Sarra Manning, Adorkable: Sarra Manning’s You Don’t Have To Say You Love Me is one of my happy places. I like her other books for grown ups as well, but I’d never read any of her YA until this. I found myself reluctantly really liking it, after a start to the novel that really didn’t lead me to expect this. I’m going to have to read Manning’s other YA novels now.

Julia Quinn, A Night Like This: Not likely to be my favourite Quinn book. This was a fun evening’s read but Quinn’s greatest gift is her lovely frothy dialogue, and this just felt rather heavy.

Loretta Chase, Scandal Wears Satin: Not likely to be my favourite Chase book either. A weak Loretta Chase book is still a few degrees better than a strong book by most other authors, but this really isn’t turning out to be a great summer for me, Regency romance-wise. (Has a Chase hero ever been quite this annoying, or am I getting intolerant in my old age?)

Grace Burrowes, The Virtuoso and Lady Maggie’s Secret Scandal: I spoke last month about Burrowes and how her male characters are unusually close for the genre. That sense of community continues through to The Virtuoso, but it’s less present in Lady Maggie’s Secret Scandal. I’m not sure what it means that her female characters (since last month I’ve also read Lady Sophie’s Christmas Wish) are so much more solitary than her males. Or perhaps it’s just that I’m used to female communities in literature and so it’s harder to spot? Either way, she’s one of the more interesting Regency writers I’ve encountered in the last couple of years, and I’m looking forward to the next book in this series.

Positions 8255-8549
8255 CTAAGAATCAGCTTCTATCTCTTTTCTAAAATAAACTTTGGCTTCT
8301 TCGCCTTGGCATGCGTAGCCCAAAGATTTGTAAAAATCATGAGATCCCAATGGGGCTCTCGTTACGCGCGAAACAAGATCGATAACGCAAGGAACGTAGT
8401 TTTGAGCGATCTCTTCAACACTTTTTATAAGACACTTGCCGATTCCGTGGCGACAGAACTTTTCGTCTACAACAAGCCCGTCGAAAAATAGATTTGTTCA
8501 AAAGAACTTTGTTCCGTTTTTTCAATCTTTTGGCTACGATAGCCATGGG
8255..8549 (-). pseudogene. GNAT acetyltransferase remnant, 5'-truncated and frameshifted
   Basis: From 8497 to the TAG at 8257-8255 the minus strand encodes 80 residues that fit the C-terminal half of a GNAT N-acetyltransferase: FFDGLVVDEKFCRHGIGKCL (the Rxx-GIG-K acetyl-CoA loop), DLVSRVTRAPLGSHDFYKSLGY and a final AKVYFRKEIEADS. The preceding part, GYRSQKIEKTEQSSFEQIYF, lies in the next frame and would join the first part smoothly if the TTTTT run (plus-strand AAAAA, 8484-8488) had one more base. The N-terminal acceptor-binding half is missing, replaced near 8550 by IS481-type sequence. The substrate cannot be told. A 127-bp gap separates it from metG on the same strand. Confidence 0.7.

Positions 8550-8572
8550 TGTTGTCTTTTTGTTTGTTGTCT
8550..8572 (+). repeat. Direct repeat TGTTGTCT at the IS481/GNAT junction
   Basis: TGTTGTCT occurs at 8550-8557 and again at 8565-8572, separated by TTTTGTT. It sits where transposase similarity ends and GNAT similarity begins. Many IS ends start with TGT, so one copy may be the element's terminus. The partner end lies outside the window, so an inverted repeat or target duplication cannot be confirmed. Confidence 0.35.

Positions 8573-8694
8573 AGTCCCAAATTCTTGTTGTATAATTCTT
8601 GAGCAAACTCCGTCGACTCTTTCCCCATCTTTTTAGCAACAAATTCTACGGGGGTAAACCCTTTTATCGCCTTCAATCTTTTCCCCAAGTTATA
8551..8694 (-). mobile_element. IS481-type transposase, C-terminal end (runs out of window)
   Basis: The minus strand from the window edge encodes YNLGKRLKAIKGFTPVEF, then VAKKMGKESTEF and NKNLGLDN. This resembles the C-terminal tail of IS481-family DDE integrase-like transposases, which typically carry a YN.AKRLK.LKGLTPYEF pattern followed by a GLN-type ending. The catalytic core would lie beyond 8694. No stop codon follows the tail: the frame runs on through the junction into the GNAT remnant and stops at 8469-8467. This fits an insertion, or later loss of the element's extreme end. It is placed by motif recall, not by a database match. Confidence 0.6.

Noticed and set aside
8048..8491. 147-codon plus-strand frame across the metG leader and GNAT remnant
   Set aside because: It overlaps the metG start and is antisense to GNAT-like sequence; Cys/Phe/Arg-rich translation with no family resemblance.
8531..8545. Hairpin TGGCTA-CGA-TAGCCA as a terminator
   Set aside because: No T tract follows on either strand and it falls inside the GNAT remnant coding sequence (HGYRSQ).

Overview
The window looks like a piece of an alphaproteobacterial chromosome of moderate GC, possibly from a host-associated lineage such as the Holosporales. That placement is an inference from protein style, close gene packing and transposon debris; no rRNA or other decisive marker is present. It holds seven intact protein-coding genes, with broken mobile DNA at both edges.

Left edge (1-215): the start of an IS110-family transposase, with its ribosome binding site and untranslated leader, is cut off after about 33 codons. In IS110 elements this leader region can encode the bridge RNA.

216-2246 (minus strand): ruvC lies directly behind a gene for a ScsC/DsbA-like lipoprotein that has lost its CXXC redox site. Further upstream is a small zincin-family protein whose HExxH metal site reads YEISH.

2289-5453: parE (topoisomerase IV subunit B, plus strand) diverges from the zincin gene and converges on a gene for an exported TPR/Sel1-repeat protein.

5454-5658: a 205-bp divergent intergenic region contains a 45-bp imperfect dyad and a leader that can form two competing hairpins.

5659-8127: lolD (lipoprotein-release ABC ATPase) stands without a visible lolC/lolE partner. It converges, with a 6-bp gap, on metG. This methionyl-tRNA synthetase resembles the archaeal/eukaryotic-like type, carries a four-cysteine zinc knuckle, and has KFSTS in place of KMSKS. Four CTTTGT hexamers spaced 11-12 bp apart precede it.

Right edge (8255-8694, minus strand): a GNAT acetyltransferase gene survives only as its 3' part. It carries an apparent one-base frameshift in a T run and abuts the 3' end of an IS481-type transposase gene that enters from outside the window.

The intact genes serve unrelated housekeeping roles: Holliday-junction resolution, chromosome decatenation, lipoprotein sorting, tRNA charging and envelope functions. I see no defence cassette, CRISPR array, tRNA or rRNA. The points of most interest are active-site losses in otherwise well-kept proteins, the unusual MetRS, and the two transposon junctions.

Helen Oyeyemi, Mr Fox: I was very impressed with White is for Witching when I read it a year or so ago. Mr Fox is better.

Christopher Logue, All Day Permanent Red: When Logue died a few months ago I promised myself a reread of his poems based on the Iliad. Of the three volumes (War Music, Cold Calls, All Day Permanent Red), this is the one I’ve been least familiar with. That has changed in the past month; I’ve returned to it and read it over and loved it. In hunting it out I also ended up rearranging some of my books so that I know have a little Greek shelf (with all the attendant dilemmas over what belongs where) which I must somehow prevent myself from turning into an Anne Carson shrine.

Italo Calvino, Invisible Cities: Perhaps the best thing about my job is that occasionally I can turn rereading Calvino into legitimate work. I hadn’t read the Invisible Cities since school. There’s nothing I can say about it that won’t make me sound stupid, but I have been made happy.

Susan Cooper, Over Sea Under Stone: I don’t know why I suddenly needed to reread The Dark is Rising sequence, but I did. Over Sea Under Stone is in many ways the lightest of the series – it’s only after the genuinely menacing second book that you get a sense of the vastness of it all. I’ll be speaking more about the series next month, presumably (I finished rereading The Grey King today) but just reading it on its own, OSUS is such a good children’s book. I love the early chapters in which the children Ransomeishly explore the Grey House, and the touches of genuine terror (at night among the stones at Kemare Head, that moment where what the children thought was a tall rock turns out to be one of the enemy) are more effective than just about anything I can think of.

Mervyn Peake (illustrated), Grimm’s Household Tales: I’m a bit confused about this collection. Yes, clearly these are stories collected by the brothers Grimm, but there’s no mention of a translator, reteller or editor. Peake himself is only credited as the artist. It’s a beautiful book though, and Peake’s illustrations are less sinister than they sometimes are, but enough to remind you (if anyone even needed reminding at this point) just how weird some of the hausmärchen can be.

July 9, 2012

Georgette Heyer, Venetia